First and foremost, they simply worked. Pop your Palm in the bundled cradle, press the button, and your calendar, contacts and other information were in sync with your desktop, and you had a complete backup.
Secondly, the Palm really was small enough to slip in the pocket. The Psion Series 5, which came along in 1997, was a brick in comparison, though the fact it had a keyboard was sufficient to convince many of its merits. Personally, I found the Palm’s weird, shorthand notation for text entry to be easy to learn and extremely fast.
Thirdly, the bundled software really was very good. Simple, intuitive, and fast. The most interesting part for me, though, was the absence of a file system and a mechanism for saving stuff. The fact that you just entered data, and it was automatically stored, was absolutely revolutionary and really quite disturbing. It began to make you irritated that systems like Microsoft Word assumed by default that you’d be comfortable to throw away all the text you just entered, unless you explicitly saved it. Once started down that route, you really do begin to wonder why software works the way it does and what, for example, a really good “undo” function would support.
I raise this partly as a response to Apple’s recent announcements about Mac OS X Lion, which in itself is a continuation of ideas promoted in the iPad and iPhone. As they move forward, it’s clear that they are eliminating all of those “features” of computing that confuse and intimidate new users, like file systems, and saving and finding stuff, and installing stuff. Interestingly, those same “features” should alienate and annoy experienced users, but the passing of time has quelled resistance and generated acceptance. It’s only when you have to help a novice that you realise how illogical computers are and how difficult it is to explain why they do what they do. What is the disk icon on the desktop, and why is it different from a folder, and how is the desktop a folder too, and why is it a bad idea to put everything you own in life on the desktop, and why do you press save every two minutes, and so on…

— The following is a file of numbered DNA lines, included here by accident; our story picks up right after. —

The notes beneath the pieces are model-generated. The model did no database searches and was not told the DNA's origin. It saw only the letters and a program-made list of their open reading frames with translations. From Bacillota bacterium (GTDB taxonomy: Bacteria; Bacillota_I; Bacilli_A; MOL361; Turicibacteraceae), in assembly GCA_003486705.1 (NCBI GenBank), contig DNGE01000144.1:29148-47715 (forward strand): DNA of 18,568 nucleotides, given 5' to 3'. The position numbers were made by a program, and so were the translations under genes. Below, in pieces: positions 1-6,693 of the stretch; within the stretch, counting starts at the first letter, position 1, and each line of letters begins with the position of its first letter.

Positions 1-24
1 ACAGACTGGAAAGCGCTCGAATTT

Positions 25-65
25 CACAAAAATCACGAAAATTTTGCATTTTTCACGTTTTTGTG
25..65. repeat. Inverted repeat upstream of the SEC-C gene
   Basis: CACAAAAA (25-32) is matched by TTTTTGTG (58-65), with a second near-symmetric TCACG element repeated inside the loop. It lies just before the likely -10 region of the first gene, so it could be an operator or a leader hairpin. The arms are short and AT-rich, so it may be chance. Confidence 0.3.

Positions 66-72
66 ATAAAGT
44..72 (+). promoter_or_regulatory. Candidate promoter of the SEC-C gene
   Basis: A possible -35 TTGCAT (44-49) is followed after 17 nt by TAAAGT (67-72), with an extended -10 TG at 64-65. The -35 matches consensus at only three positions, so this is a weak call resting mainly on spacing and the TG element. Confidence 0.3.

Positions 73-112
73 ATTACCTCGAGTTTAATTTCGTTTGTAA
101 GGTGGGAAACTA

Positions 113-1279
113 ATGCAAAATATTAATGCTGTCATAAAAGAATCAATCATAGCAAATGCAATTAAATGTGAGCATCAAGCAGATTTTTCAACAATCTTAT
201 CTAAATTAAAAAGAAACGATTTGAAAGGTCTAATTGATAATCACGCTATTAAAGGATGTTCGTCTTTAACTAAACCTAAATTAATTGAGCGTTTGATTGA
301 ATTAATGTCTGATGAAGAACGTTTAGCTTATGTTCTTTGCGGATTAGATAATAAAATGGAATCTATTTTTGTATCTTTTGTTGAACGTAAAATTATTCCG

The iPad and iPhone are perceived by their owners as devices, or tools, and generally not as the enormously powerful computers that they are. The connection with the Windows PC and the user experience on their desktop is remote, even with the improvements wrought by Windows 7. Apple are confident enough to adopt a completely different mindset.
Mac OS X Lion takes this to the next stage, as features like Versions supports more intelligent undo, and the need for saving gradually disappears. In conjunction with iCloud, managing multiple devices is simpler, and some aspects of backup are handled transparently and automatically. Spotlight remains the fastest way to locate files and applications that are not already in view.
In short, Apple’s goal is not to create a better computer, but to change the nature of the game completely. This is a quiet revolution, but it’s coming, and it does mean that we need to think very carefully about the computing skills we need to teach our children.